Will We See This: Unless they have confidence that Iguodala’s body will hold up, it would be wiser to see what these other Warriors can do.
For the Raptors
Defending the Splash Brothers
One thing’s for sure, the Raptors want to limit the Splash Brothers’ wide-open opportunities. I mean, they’re money whenever they get the shots that they want uncontested.
Danny Green and his helpers did an excellent job making Klay Thompson uncomfortable. Thompson was forced to attack closeouts despite his preference to catch-and-shoot. There were also a few times that Thompson was forced to bring the ball down, and Green pressured him from 94 feet.
Steph Curry had to work harder moving off the ball and in-and-around screens to shake Kyle Lowry and Fred VanVleet, in particular, to get a good shot. The Raptors bigs did a decent job on switches and blitzing Curry on pick-and-roll actions. Even Drake lent his hand getting into Klay Thompson’s ear with his Hotline Bling. It will take a village to continue to stop the Splash Brothers.
Will We See This Again: Steph and Klay still managed to get their shots — some were tough makes, and some were from scrambles that led to wide open chances. Expect Nurse and the Raptors to try to tighten things up for Game 2.
How Gasol Got Going
We’ve seen Kawhi getting trapped/blitzed by Toronto’s opponents this postseason. We’ve seen a version of Marc Gasol hesitant to do anything once he got the ball. We’ve also seen a version of Gasol who wasn’t shy in hoisting those perimeter shots.
The Warriors kept blitzing Kawhi, and he was able to find Gasol. This time, Gasol did not just settle for perimeter shots — he rolled deep a few times as the middle was wide open. Also, as the Warriors defense scrambled, Gasol presented himself in good scoring opportunities in and around the basket and used his size advantage once he got the short pass from his teammates.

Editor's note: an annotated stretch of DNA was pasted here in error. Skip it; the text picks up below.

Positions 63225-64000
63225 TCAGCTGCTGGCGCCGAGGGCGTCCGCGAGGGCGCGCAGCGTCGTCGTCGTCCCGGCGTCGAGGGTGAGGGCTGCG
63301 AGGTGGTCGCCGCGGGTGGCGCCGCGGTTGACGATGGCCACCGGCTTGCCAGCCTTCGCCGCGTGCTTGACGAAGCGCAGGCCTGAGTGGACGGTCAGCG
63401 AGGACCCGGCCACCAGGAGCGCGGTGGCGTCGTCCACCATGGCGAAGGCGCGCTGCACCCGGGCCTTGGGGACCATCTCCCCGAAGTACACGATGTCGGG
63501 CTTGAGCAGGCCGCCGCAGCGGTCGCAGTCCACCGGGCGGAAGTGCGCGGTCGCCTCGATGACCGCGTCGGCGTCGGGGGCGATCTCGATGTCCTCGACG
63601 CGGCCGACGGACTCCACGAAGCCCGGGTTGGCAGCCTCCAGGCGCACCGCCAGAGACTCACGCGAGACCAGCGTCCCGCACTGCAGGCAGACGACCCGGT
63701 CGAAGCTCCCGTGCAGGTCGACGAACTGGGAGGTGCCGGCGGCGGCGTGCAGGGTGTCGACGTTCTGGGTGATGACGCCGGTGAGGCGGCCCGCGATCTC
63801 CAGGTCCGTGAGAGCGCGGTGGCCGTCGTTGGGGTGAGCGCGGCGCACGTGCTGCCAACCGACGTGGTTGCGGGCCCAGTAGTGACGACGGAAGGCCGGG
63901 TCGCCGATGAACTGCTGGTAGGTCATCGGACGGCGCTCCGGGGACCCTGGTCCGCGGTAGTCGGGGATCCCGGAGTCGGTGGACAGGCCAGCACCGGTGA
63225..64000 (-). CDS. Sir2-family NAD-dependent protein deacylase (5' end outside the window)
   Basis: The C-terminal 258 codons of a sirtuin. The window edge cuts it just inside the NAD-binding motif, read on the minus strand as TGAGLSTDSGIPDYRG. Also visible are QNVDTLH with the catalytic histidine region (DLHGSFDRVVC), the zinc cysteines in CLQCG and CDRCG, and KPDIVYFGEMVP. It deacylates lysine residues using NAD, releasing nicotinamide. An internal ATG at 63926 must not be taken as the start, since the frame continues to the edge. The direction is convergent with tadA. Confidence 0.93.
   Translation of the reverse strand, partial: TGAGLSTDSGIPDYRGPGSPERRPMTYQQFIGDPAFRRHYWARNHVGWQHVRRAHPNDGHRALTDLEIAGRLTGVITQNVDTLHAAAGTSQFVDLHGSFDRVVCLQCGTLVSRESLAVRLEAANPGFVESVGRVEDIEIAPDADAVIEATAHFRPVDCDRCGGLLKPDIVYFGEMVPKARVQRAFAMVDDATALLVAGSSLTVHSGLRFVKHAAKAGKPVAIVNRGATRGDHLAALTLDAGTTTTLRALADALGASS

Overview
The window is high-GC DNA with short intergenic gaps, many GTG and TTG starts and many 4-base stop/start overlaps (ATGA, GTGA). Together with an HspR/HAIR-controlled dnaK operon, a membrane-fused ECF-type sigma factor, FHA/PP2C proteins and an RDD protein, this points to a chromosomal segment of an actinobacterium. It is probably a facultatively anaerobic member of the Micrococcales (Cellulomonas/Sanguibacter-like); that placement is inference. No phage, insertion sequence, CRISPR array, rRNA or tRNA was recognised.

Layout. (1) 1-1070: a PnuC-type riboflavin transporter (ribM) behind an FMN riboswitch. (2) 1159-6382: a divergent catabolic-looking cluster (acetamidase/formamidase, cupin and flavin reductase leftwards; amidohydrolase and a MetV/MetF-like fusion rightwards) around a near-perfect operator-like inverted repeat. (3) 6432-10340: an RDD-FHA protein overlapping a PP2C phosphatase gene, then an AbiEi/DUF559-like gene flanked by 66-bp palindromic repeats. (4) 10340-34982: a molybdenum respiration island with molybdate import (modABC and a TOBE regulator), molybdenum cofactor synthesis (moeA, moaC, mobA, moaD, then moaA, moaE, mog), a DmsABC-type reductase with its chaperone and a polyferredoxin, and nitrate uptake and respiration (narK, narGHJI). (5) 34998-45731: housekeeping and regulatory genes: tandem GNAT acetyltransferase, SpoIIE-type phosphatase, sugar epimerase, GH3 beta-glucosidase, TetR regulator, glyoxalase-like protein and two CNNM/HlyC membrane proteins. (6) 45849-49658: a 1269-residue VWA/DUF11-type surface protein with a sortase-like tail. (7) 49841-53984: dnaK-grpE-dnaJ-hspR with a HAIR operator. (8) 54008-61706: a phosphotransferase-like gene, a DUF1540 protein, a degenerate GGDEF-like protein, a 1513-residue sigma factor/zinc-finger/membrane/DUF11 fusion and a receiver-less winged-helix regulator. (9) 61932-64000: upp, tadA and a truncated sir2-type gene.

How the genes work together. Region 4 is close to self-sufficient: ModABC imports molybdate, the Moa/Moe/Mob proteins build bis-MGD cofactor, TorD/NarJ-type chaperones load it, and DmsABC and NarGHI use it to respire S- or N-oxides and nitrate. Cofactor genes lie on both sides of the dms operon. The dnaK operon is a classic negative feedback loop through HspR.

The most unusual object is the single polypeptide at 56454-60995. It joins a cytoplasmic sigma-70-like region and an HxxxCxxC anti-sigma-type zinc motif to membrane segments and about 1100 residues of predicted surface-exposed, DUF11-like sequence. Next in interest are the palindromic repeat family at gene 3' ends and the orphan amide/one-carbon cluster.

Sometimes, a good deed on one end could translate on the other: Gasol’s defense was excellent in Game 1. His deflections, closeouts, and his pick-and-roll defense were more than what we would expect from him.
Will We See This Again: I sure hope so — an engaged Marc Gasol is what the Raptors need for the rest of the series.
Potential Adjustments for the Raptors
Cleaner Looks for Kawhi
It feels like it takes Kawhi a while to figure out how he’s being defended, and what kind of counters he should apply. One would think after Game 1, especially if Kawhi had a day or two to watch the film and further visualize what’s happening on the floor, he’d be ready for the defensive pressure off the jump.
Aside from looking at an effective counter to the way the Warriors are blitzing Kawhi (maybe a quick backdoor play after he gives up the ball), coach Nurse should also go back to what’s worked in the past, such as getting the ball to Kawhi on the move, some elbow action with Gasol playmaking, or getting Kawhi working out of the post.
Will We See This: I’m looking forward to seeing how Kawhi can solve the blitzing problem, as he’s the type of person that would face it head on than run from it.
For Both Teams
The Need for More Than Heart and Soul
Draymond Green and Kyle Lowry both play an integral part of their respective team’s offense. But both players had a disappointing shooting night, and their scoring production will not cut it if they want to come away with the championship.
We all know how both players do a lot of the things that you see and don’t see on the box score. However, both teams require additional scoring punch, and as the defensive adjustments get better by the game, the need for Lowry and Green to step up scoring-wise could be the “swing vote” on how Game 2, and the series, will end up.
Lowry was bothered by Thompson’s length, and the same could be said with Green against Siakam. However, they both are capable of doing better, and we’ve seen it from both of them.
What Will We See: My money is on Draymond Green trying to score more. He’s demonstrated in the previous rounds that when the Warriors need more, he gives it to them.